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Logitech NuLOOQ navigator

Date: February 13, 2007
Author(s): Jen McPherson

We are always on the look out for a tool that can help us work faster and more efficiently. Logitech’s NuLOOQ navigator promises a great deal of added functionality in a complimentary desktop tool, making it easier and more fun to use many applications. It’s not a mouse and certainly won’t take its place, you use it to compliment your mouse, NuLOOQ in one hand and your mouse in the other.



Introduction


NuLOOQ is a tool designed for creative applications, as well as basic applications, so just about anyone can use it. Yet it has specific uses in the design field, with applications such as the Adobe Creative Suite 2, Final Cut Pro, Adobe Premier Pro and more. Read on, and you’ll see the many uses of this neat yet strange little device. Graphic designers, desktop publishers, digital artists, art directors, photographers, web designers, illustrators and more would find use for the NuLOOQ.

Yet the biggest questions are, how does it work and how well does it work. Will it really make using tools easier and faster? Let’s take a closer look at the NuLOOQ and its variety of uses.

System Specs

System Specs

Adobe Creative Suite 2
Adobe Photoshop Elements 4
Adobe Bridge
Microsoft Word & Excel
Final Cut Pro (Macintosh only)
iMovie (Macintosh only)
Adobe Premiere Pro (Windows only)
iTunes
User configurable for virtually any application

Closer Look

Once I received the NuLOOQ I was quite interested in what I could do with it. The box listed all the functions of the tool as well as the system specs. Simple yet efficient packaging complimented the tool and housed it nicely, with no wiggling while inside. Opening the box you could see the NuLOOQ nestled in nicely under a formed plastic bubble, and underneath that held the documentation and driver disc.

I have to say first impressions were mixed when I saw the tool up close. It is certainly different and surprisingly heavy duty. The tool itself weighs in at one pound, so in combination with the rubber grip ring on the bottom it doesn’t slide around your desk easily.

Overall the NuLOOQ is about the size of a tennis ball cut in half. The outer gray ring is the navring, which allows you to scroll, pan and zoom. On the top are the tooltuner dial and the programmable trigger points. The tooltuner dial is the circular center that is touch sensitive, and can be used to control option values like opacity, flow, brush size, and so on. The trigger points are programmable values that you can assign short cuts to, like specific keystrokes, short cuts or special keys. I’ll get into their extended use the more we get into the review.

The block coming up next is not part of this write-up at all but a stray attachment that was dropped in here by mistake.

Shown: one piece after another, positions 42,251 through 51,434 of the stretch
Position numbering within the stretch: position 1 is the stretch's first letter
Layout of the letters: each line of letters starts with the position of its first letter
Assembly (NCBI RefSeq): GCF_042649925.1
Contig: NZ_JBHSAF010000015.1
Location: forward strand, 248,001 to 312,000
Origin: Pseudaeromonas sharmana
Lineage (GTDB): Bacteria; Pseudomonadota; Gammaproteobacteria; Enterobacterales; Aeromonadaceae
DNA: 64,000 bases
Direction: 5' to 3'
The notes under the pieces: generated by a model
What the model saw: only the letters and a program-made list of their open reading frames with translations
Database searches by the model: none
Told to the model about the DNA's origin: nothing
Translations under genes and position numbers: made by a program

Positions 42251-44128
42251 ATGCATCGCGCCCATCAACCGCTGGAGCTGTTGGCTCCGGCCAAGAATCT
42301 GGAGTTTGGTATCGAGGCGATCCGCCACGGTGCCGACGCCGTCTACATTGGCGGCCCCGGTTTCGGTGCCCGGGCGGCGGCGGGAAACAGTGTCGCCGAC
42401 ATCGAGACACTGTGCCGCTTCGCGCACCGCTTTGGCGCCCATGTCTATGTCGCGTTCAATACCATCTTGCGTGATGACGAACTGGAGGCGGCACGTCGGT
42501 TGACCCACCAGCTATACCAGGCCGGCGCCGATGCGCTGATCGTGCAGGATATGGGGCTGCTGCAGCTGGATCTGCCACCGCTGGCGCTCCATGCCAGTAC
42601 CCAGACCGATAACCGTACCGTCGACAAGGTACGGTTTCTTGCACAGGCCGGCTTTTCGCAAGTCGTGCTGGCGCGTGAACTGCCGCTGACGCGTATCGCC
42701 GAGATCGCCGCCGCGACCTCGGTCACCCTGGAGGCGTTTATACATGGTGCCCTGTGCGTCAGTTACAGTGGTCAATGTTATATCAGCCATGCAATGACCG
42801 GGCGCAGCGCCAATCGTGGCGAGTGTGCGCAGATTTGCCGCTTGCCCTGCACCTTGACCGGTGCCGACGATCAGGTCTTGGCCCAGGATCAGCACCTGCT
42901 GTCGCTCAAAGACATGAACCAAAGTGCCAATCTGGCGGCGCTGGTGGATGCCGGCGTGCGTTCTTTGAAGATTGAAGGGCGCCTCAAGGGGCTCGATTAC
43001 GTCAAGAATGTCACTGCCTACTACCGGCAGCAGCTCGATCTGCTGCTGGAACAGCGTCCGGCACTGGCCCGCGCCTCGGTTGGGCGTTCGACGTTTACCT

Installation

Because the NuLOOQ is a dual system tool, for both Mac and PC, they have drivers for both systems. However, when I initially went to load the drivers, the disc was specified for a Mac system. It was easy enough going to the Logitech website to download the PC driver for the tool, as most people would have to do if their driver disk didn’t work. It happens from time to time, you get a bad disc or the wrong version. My NuLOOQ was labeled with the Mac version, so I knew I would need to get the PC driver directly. No big problems there.

Hooking up the NuLOOQ was no issue. I was worried that the cord may be slightly short, and was skeptical when setting it up thinking it wouldn’t reach the area I wanted it to sit. But it did, which was a relief to me to say the least. The NuLOOQ was now up and running with no problems.

You do have to configure the NuLOOQ to your Photoshop, which will only take a few minutes. They tell you how to set it up when you run the program, so you have a shortcut to activate the navigator in Photoshop.